June, 2020: Friends School Vashele Secondary Project Complete!
Please note, all photos in this report were taken before social distancing recommendations went into effect.
Friends School Vashele Secondary in Kenya now has access to a new source of safe, clean water thanks to the completion of their rain tank, which has the ability to collect 75,000 liters of water! We installed new latrines and handwashing stations for students, and we trained students and staff on improved sanitation and hygiene practices. All of these components work together to unlock the opportunity for these students to live better, healthier lives.
Students high-five over the completion of their new rain tank
"Personally, I am sure I will not be missing coming to school because of the safe water from this known source," rejoiced pupil Sarah referring to the rain tank.
"I will also have enough time for studies since I will no longer have to go for water outside the school compound. The time spent between teachers and students will increase, translating to better performance of the school and to each an individual student. Now that the time wastage is minimal or nonexistent, I will utilize that time to get good grades."
Teachers were just as excited as the students about the new rain tank on campus.
"Water here has been a challenge before; our students had to go to wash their plates in a borehole in a primary section. This amounted to time wastage because of the long queues at the borehole as the borehole is also used by the community members," said sanitation teacher Raphael Wanja.
Sanitation Teacher Raphael Wanja
"Access to reliable, safe water will impact my life greatly. One, I will be sure of the source of water I am using. Secondly, I will have a lot of time to interact with my students and that will mean covering the syllabus on time and good performance for my students in the long run. I will know areas that need more attention from me and I will be able to tackle it within the stipulated time."
"I have also learned the importance of water conservation. It was not until you constructed this huge rainwater harvesting tank that I realized the need on my side. It has pushed me to have a plastic tank at my home for harvesting water to at least save on time and energy wastage going for water at a distant place."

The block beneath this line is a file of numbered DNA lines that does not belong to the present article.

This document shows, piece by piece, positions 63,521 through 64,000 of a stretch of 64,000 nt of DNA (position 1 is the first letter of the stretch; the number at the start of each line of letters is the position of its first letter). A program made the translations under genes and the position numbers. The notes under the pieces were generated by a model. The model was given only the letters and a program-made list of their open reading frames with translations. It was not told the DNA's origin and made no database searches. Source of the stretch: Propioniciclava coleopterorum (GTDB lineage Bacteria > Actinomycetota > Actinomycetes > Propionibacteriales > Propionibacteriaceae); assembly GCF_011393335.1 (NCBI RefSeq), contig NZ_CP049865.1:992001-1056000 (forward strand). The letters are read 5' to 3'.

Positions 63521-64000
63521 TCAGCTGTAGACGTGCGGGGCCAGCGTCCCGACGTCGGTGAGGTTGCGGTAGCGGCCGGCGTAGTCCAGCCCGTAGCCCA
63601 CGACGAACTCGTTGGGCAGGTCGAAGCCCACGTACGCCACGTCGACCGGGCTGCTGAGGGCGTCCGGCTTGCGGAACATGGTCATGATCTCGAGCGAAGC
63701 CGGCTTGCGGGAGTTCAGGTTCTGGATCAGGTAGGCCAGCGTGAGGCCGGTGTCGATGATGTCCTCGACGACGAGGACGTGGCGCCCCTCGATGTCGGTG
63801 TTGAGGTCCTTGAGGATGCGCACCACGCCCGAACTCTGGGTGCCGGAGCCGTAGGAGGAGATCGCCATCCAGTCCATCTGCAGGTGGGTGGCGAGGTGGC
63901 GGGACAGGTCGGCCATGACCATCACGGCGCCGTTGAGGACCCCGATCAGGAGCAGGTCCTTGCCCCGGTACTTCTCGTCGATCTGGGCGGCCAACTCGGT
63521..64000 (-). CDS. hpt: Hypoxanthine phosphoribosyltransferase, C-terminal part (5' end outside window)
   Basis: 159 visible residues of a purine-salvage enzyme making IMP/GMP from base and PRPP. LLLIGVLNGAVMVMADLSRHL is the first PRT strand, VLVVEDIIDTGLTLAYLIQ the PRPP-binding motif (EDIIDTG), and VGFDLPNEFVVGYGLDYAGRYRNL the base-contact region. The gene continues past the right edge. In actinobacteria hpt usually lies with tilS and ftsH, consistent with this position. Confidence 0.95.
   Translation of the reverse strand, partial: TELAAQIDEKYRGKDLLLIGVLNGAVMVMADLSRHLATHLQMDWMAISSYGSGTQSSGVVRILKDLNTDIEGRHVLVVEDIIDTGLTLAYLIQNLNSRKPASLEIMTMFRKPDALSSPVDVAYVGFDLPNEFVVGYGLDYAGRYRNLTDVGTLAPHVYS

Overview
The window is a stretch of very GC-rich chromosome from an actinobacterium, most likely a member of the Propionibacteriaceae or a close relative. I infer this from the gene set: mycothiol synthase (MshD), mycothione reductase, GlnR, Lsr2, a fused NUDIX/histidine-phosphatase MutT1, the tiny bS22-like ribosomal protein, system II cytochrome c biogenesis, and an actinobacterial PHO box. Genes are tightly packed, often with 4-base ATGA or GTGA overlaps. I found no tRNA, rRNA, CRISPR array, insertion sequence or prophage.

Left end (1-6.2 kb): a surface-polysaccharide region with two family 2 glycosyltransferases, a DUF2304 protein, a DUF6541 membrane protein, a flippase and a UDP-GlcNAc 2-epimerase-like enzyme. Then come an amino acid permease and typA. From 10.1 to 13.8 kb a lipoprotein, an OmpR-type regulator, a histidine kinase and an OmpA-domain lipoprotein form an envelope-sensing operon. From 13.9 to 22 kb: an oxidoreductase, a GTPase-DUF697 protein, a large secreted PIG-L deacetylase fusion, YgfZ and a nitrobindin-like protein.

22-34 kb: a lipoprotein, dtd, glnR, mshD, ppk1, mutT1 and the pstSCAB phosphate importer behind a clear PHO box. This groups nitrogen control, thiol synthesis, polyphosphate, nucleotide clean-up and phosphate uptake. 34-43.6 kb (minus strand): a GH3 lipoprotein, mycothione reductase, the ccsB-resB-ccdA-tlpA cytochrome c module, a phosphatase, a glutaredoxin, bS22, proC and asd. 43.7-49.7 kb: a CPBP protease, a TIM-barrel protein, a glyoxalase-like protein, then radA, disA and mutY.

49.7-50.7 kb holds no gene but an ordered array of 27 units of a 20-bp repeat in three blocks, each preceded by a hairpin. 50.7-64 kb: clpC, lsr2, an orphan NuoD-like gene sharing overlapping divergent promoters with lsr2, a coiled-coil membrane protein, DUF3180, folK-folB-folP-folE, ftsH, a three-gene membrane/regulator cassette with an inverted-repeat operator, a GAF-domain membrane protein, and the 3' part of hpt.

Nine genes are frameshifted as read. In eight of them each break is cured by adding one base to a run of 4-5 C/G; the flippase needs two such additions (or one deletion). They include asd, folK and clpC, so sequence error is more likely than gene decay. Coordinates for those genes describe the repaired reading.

Students first bump to celebrate the new water source
"Also, hygiene and sanitation in the school will be greatly improved. Being a sanitation teacher, the availability of water will ensure good hygiene practices in school are adhered to."
While Kenyan schools remain closed until further notice due to the COVID-19 pandemic, these new water and sanitation facilities will be ready and waiting for the students' return.
Construction for this 75,000-liter rain tank was successful!
Before schools closed, parents, staff, and students helped our artisans gather everything needed for construction. All the while, the school cooks and community members prepared meals for the artisans, and the school provided accommodations for the artisans during their work. Local women and men helped our artisans with their manual labor, too. The students at this school also put in a considerable amount of work, helping the artisans during the practical sessions of their training.
Artisans help gather and cut wooden poles to size for tank supports
The process officially began with our staff and school administration looking around the school compound to try and determine the best location for a new rain tank. This needed to be the best site with enough land and a nearby building with good, clean roofing to catch the rainwater.
Students help carry bricks to school for construction
Then, we cleared the site by excavating the soil to make level ground for the tank foundation. The foundation was cast by laying big stones on the level ground and reinforcing them using steel wire, concrete, and waterproof cement. We affixed both the drawing pipe and the drainage pipe as we laid the foundation.
Excavation of the rain tank site